Sky, such a grown-up at the party!

Barbara and Sandi

Barbara and Sandi, the 2 moms

Spencer and Savannah reading the wonderful card that Sky and Savvy made for me.

Spencer and Savannah reading the wonderful card that Sky and Savvy made for me.

Mike and John from England

Mike and John from England

Leslie, Eric and Michelle

Leslie, Eric and Michelle

Michelle, Leslie and Mom

Michelle, Leslie and Mom

James, originally from Singapore but now from Vancouver, Canada with Dave

James, originally from Singapore but now from Vancouver, Canada with Dave

Once the party had grown to 13 I needed a new location as our dining room table is only big enough for 6.  Our friend Orla who currently lives in Washington D.C. owns an amazing guest house/vacation rental around the corner from us.  He calls it the Casa Chocolate since it was once a chocolate factory in the 1920’s.  It is a renovated old Alhaman residence complete with a beautiful modern kitchen.  Luckily it was available and he let us borrow it for the evening with the promise to donate some sort of decoration for the house from our travels this year. What a deal! ( Thanks Orla! Come visit us in California! )

Kritzlynn made an amazing dinner.  We started with appetizers that could easily have been a meal alone.

Kriyzlynn explaining the appetizers

Kritzlynn explaining the appetizers

Charmoula (a coriander, tomato and chile salsa)

Roasted red pepper hummus

Cooked Moroccan salad with aubergine, red peppers, olives and carmelized onions

Fresh tomato, orange and garlic salad

Baba Ghanouj

Served with Pita Bread and Crusty rolls.

Kritz in the kitchen

Kritz in the kitchen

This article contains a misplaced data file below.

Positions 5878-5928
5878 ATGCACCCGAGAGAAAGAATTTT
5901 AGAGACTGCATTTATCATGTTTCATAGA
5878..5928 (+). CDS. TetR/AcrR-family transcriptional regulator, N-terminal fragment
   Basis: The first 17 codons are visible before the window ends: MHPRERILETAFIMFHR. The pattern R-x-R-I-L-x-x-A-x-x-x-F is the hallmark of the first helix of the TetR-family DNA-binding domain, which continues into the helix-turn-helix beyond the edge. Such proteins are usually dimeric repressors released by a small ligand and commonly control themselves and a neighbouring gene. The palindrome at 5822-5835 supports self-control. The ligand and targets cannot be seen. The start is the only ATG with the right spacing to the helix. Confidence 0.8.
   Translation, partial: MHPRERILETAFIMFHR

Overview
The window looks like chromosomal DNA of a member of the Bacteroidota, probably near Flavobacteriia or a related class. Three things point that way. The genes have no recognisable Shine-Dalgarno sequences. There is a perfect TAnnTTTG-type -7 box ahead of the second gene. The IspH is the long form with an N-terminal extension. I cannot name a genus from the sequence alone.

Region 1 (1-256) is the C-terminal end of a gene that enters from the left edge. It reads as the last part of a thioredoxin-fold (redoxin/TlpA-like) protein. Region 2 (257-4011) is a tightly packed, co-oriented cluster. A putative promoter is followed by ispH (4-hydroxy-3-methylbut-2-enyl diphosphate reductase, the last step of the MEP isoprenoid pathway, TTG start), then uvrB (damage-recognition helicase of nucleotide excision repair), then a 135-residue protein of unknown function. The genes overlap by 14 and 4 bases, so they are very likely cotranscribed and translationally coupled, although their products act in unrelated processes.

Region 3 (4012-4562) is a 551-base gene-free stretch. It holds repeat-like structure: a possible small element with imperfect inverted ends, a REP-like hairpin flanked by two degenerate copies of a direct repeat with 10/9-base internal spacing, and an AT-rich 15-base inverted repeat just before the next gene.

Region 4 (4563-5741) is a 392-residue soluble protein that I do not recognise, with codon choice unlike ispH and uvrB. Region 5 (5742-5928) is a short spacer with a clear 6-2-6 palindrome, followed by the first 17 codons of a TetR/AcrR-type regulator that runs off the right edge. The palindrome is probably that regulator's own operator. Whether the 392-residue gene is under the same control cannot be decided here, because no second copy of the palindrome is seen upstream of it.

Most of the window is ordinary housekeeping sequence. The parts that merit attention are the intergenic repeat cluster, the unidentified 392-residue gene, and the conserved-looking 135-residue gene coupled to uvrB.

THE MAIN COURSE:

Bistiya (my favorite)…”A festive pie”. Wow, a wonderful vegetarian pie filled with roasted squash, sweet potato, cranberries, pistachio nuts, almonds, chickpeas and spinach.  The pie is in a filo pastry which amazingly Kritz makes herself!

Thanks to Savannah for getting a picture of the Bistiya before it was completely gone!

Thanks to Savannah for getting a picture of the Bistiya before it was completely gone!

Chicken kabobs: for the meat-eaters

Chicken Kabobs

Chicken Kabobs

Roasted Veggies, almost gone!

Roasted Veggies, almost gone!

Roasted Moroccan Veggies

Cous cous

Basmati rice with moroccan spices.

Moroccan cous cous

Moroccan cous cous

We ate and ate! ( and drank ) The food was delicious, the conversation was outstanding, and the company was warm and friendly. Of course, Sky and Savannah were the life of the party!

Party party

Party party!

Great conversation

Great conversation in the lovely Chocolate House!

Kritzlynn finished the dinner with a delicious mixed berry dessert served with meringue and 2 candles : 4 5

I had my 20'th birthday in Spain, glad to be back 25 years later!

I had my 20’th birthday in Spain, glad to be back 25 years later!